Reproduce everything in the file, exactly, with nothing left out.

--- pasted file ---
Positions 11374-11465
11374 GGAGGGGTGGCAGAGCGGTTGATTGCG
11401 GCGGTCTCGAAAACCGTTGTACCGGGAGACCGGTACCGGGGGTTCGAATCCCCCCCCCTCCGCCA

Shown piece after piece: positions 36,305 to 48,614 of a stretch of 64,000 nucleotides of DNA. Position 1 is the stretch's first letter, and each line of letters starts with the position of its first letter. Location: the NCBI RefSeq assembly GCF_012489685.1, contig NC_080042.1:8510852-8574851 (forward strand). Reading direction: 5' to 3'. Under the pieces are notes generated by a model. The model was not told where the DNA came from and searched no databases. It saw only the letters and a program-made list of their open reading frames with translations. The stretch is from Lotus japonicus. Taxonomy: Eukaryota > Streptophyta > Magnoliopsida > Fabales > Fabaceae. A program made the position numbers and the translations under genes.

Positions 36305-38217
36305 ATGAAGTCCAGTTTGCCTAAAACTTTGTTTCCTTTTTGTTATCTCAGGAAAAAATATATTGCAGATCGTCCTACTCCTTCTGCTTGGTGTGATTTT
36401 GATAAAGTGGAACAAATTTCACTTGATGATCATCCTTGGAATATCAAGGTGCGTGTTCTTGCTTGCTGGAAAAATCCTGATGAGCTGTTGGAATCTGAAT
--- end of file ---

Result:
Positions 11374-11465
11374 GGAGGGGTGGCAGAGCGGTTGATTGCG
11401 GCGGTCTCGAAAACCGTTGTACCGGGAGACCGGTACCGGGGGTTCGAATCCCCCCCCCTCCGCCA

Shown piece after piece: positions 36,305 to 48,614 of a stretch of 64,000 nucleotides of DNA. Position 1 is the stretch's first letter, and each line of letters starts with the position of its first letter. Location: the NCBI RefSeq assembly GCF_012489685.1, contig NC_080042.1:8510852-8574851 (forward strand). Reading direction: 5' to 3'. Under the pieces are notes generated by a model. The model was not told where the DNA came from and searched no databases. It saw only the letters and a program-made list of their open reading frames with translations. The stretch is from Lotus japonicus. Taxonomy: Eukaryota > Streptophyta > Magnoliopsida > Fabales > Fabaceae. A program made the position numbers and the translations under genes.

Positions 36305-38217
36305 ATGAAGTCCAGTTTGCCTAAAACTTTGTTTCCTTTTTGTTATCTCAGGAAAAAATATATTGCAGATCGTCCTACTCCTTCTGCTTGGTGTGATTTT
36401 GATAAAGTGGAACAAATTTCACTTGATGATCATCCTTGGAATATCAAGGTGCGTGTTCTTGCTTGCTGGAAAAATCCTGATGAGCTGTTGGAATCTGAAT